“Lincoln was a socialist or even knew of socialist thought. I do not think he did. By profession he was a lawyer and close to some of the railroad magnates who wanted to government help to finance and build a trans-continental railroad. He and the Republican Party had lots of business support. Organized labor and socialist movements barely existed in the USA at that time, so it is very doubtful they had much influence on Lincoln compared to the many powerful business influences that we know he responded to or worked for. From his humble beginnings he did seem to sympathize with ordinary people, but he also was a very savvy politician who knew the importance of lining up powerful donors and supporters on his side to win.”


*Pindar (518–c. 438 bce) was a Greek Poet

Saturday, April 3, 2021

Space…the final junkyard

Space…the final junkyard

by John Pickard
Reprinted from the UK Socialist Website Left Horizons

In the two centuries since its rapid development of industry, capitalism has developed science and technology as an integral part of its commercial and productive capacities. But in the age of the decline of capitalism, both science and technology are facing an impasse.

This is evident in many different spheres of life – such as climate change, species extinction, pandemics, global pollution, scarcity of resources, just to name a few – and most of these are saving up their real impact for major crises in the future.

Artificial satellites are another example. Since the first artificial satellite, Sputnik, launched by the Soviet Union in 1957, tens of thousands more have been sent into orbit. The ubiquitous mobile phone, internet links, TV and radio, weather forecasts, vehicle, aircraft and shipping navigation – all of these rely on satellites of one sort or another.

Redundant satellites decommissioned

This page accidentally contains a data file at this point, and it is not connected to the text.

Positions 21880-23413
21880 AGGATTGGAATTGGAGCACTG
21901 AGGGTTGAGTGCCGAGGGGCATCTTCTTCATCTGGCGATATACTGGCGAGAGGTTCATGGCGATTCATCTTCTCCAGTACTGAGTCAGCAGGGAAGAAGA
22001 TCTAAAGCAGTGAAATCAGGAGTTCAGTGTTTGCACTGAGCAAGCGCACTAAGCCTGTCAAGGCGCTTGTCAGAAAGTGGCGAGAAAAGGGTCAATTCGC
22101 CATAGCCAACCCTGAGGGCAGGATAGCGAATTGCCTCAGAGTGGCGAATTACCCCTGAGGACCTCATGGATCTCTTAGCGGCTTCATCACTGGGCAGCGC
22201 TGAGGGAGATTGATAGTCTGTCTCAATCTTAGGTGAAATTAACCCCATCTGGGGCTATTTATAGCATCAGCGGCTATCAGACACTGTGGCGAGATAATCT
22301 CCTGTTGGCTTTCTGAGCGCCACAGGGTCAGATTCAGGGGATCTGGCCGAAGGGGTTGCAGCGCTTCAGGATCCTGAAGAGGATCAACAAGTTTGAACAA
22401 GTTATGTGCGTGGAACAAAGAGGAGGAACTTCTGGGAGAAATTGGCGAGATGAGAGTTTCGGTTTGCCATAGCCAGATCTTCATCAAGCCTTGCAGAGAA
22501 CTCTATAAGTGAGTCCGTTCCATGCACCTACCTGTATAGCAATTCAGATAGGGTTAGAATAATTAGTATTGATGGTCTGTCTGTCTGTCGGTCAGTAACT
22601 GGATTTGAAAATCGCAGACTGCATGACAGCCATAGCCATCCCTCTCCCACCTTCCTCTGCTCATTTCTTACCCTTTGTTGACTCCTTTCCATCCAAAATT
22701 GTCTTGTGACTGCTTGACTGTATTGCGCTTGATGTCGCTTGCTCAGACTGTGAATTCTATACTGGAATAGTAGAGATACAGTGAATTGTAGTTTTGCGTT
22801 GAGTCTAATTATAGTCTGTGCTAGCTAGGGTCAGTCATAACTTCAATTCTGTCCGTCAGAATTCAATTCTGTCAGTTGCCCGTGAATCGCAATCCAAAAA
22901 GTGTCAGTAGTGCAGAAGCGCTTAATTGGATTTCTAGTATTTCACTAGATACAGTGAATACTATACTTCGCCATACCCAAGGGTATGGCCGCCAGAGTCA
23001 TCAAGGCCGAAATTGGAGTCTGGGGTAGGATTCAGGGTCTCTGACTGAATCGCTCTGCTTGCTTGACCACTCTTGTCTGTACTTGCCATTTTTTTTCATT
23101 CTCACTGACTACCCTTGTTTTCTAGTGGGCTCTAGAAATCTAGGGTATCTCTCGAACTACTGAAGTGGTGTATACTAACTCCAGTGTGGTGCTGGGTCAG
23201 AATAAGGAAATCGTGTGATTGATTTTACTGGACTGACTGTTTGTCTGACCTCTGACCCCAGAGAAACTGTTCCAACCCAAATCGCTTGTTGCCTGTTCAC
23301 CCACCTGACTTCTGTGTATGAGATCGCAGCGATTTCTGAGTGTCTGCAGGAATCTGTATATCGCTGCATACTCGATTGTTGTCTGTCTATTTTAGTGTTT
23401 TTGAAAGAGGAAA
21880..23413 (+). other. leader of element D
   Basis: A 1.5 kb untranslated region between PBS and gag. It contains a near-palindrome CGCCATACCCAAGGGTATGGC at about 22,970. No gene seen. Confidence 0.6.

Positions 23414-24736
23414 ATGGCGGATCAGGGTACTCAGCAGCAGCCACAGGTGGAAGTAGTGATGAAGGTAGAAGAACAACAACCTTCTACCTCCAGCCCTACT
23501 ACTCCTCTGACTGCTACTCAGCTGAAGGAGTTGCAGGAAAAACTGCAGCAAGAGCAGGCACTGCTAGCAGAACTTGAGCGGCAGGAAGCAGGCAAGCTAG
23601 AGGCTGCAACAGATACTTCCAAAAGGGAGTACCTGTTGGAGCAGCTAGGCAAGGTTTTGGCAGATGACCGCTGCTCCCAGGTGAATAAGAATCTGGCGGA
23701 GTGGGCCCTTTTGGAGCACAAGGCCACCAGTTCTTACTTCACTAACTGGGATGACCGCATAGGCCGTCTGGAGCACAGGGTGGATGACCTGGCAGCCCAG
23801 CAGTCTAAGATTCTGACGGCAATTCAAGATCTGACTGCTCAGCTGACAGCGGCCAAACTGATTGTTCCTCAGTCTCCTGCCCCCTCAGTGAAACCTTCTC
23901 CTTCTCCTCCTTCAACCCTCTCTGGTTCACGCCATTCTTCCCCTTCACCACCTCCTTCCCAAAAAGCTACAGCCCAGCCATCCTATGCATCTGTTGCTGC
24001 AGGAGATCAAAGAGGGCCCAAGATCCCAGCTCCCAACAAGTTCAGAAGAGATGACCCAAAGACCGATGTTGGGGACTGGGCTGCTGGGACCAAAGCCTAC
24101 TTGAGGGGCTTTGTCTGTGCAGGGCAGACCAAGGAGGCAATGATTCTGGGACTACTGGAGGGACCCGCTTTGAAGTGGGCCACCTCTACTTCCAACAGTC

Since the first launch over sixty years ago, the space above the planet has become crowded with old defunct satellites, as well as many bits and pieces of that have just broken off. Satellites that have become redundant have been simply decommissioned and mostly left there. Many of the later stages of the massive ‘vehicles’ used to launch satellites, especially in the early days, exploded through the presence of excess fuel and the shattered remnants of these are still out there.

The result is that space is full of junk, millions of pieces of it, from large items perhaps the size of a fridge-freezer, to nuts and bolts and tiny objects. The point being, of course, that they all pose a danger to other functioning satellites and the International Space Station, which is still functioning.

Sputnik has long since burned up on re-entering the atmosphere after its orbit gradually decayed, but just to show how long satellites can hang about, another early satellite, the US Vanguard 1 is still up there, because of its high orbit. It was launched in 1958 and is now the oldest piece of space junk there is. Some bits will continue to orbit for millions of years.

Three categories of junk

According to a study by Bologna University eight years ago, there were already millions of pieces of junk even then.  The amount of junk and the danger to other satellites depends on the height of the orbit. The higher the orbit, the less crowded the junk is, and therefore the less danger there is. On the other hand, material orbiting at, say 1,500km above the Earth, might stay there for millions of years.

Bologna defined three categories of junk. The largest, capable of destroying a working satellite, are all those pieces larger than 10cm. Although these are ‘trackable’ – and indeed are tracked by space agencies – there are at least 19,000 of them.

Russian Sputnik, launched in 1957